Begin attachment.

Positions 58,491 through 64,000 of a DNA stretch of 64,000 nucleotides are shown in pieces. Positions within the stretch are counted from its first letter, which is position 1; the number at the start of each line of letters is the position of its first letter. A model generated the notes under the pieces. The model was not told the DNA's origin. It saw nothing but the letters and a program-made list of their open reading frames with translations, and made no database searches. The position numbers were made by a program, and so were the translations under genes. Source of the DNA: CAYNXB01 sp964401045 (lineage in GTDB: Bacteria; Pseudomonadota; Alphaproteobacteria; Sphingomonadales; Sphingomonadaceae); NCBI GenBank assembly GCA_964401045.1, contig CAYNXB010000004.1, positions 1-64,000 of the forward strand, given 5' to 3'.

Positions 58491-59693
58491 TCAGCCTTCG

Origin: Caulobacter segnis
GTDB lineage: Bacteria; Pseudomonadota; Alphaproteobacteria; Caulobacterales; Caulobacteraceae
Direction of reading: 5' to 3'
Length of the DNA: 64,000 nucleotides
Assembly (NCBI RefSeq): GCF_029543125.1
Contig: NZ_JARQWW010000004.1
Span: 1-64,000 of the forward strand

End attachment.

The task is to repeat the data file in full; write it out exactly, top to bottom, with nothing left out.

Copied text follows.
Positions 58,491 through 64,000 of a DNA stretch of 64,000 nucleotides are shown in pieces. Positions within the stretch are counted from its first letter, which is position 1; the number at the start of each line of letters is the position of its first letter. A model generated the notes under the pieces. The model was not told the DNA's origin. It saw nothing but the letters and a program-made list of their open reading frames with translations, and made no database searches. The position numbers were made by a program, and so were the translations under genes. Source of the DNA: CAYNXB01 sp964401045 (lineage in GTDB: Bacteria; Pseudomonadota; Alphaproteobacteria; Sphingomonadales; Sphingomonadaceae); NCBI GenBank assembly GCA_964401045.1, contig CAYNXB010000004.1, positions 1-64,000 of the forward strand, given 5' to 3'.

Positions 58491-59693
58491 TCAGCCTTCG

Origin: Caulobacter segnis
GTDB lineage: Bacteria; Pseudomonadota; Alphaproteobacteria; Caulobacterales; Caulobacteraceae
Direction of reading: 5' to 3'
Length of the DNA: 64,000 nucleotides
Assembly (NCBI RefSeq): GCF_029543125.1
Contig: NZ_JARQWW010000004.1
Span: 1-64,000 of the forward strand